2016 Photo Contest

The Iowa Water Conference Photo Contest, a perennial favorite, will return in 2016. Each photographer can enter two photos that contain a water component – this year, they are asked to include a human or animal/fish element to the photograph.

Full contest rules are available online. Winners will be announced during the luncheon awards session on Thursday, March 24.

We hope you’ve enjoyed the last twelve [business] days of Christmas. Happy holidays, and we’ll see you for registration in January!

The Eleventh [Business] Day of Christmas: Workshop: The Psychology of Sustainable Behavior

On the eleventh [business] day of Christmas, the Iowa Water Center gave to me…more information on the optional workshop to occur after the close of the Iowa Water Conference beginning at 3 p.m. on Thursday, March 24. The workshop will cost an additional fee of $50, payable during online registration (opening in early January) or on-site at the conference.

The Psychology of Sustainable Behavior – A skill-building workshop to support voluntary behavior change
Christie Manning, Macalester College

This workshop will describe in greater detail the tools introduced in the plenary talk: Engaging people to preserve water resources – Insights from Psychology. Psychological research offers many clues to why people behave in certain ways or make particular choices. The workshop will offer several exercises designed to help you:

(1)  Understand the audience you are trying to reach. Who is responsible for water pollution and/or resource protection? How does your audience think of themselves? What values do people in your community hold, and does water protection align with those values? Who is a credible messenger to represent water resource protection to this group, and what are the effective frames for communicating the message?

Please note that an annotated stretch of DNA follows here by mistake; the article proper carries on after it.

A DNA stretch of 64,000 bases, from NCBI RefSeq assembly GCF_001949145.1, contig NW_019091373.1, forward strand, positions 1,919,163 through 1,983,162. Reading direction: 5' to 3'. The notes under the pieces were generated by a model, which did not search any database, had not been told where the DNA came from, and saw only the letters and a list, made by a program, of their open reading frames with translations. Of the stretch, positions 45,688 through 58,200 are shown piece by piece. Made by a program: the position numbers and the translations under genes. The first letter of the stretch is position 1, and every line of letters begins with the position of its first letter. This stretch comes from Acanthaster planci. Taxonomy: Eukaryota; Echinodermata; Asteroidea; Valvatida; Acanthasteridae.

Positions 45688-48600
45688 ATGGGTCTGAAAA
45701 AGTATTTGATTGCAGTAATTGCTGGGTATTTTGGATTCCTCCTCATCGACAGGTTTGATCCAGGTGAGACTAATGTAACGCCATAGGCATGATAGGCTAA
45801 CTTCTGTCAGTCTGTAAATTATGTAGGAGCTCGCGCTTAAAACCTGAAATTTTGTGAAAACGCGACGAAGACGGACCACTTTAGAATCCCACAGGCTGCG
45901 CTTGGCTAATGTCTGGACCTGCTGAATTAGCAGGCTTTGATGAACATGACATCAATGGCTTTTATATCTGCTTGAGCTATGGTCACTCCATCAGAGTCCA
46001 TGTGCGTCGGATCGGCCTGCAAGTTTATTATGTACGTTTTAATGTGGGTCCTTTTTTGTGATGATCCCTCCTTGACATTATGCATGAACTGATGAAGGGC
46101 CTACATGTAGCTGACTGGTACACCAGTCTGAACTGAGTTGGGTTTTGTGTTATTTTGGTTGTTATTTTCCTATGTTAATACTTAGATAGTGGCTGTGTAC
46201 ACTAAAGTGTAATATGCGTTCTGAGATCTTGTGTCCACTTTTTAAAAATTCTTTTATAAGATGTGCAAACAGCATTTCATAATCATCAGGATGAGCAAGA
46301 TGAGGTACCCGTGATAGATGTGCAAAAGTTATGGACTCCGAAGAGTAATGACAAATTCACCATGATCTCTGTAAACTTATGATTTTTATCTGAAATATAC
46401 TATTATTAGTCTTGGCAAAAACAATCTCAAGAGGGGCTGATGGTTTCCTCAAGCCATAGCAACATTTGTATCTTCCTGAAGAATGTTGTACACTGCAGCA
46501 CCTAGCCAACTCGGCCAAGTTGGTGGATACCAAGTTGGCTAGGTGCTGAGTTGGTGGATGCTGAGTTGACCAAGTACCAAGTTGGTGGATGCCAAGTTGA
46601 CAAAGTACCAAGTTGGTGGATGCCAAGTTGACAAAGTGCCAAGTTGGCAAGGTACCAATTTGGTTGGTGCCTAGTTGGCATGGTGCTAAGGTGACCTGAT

(2)  Change the social norms. Are the behaviors that lead to water resource issues unremarkable or accepted as normal? Are people uncomfortable speaking up about water issues because they don’t want to draw negative attention to themselves? Social norms like this keep people locked into bad habits. We’ll talk about how to change the social perception of water use; to create and communicate a new “normal” and help shift people’s behavior.

(3)  Make hidden information visible. Human beings, like other biological organisms, respond to information that strikes the senses. Yet many water issues are undetectable – pollutants are invisible and odorless, runoff tends to occur far from where people live, and “a million gallons” of reported water waste is abstract and intangible. We’ll discuss strategies for making invisible information concrete, visible, and sensory-based.

(4)  Build people’s competence. People have a basic psychological need to feel competent. When faced with a task that they don’t know how to do, or fear they may do badly, motivation drops. Solving water resource issues will involve learning new ways to do everyday actions – and this may threaten people’s competence and lead to resistance. In the workshop, we’ll cover methods to boost competence and motivation and support more sustainable community-wide water habits.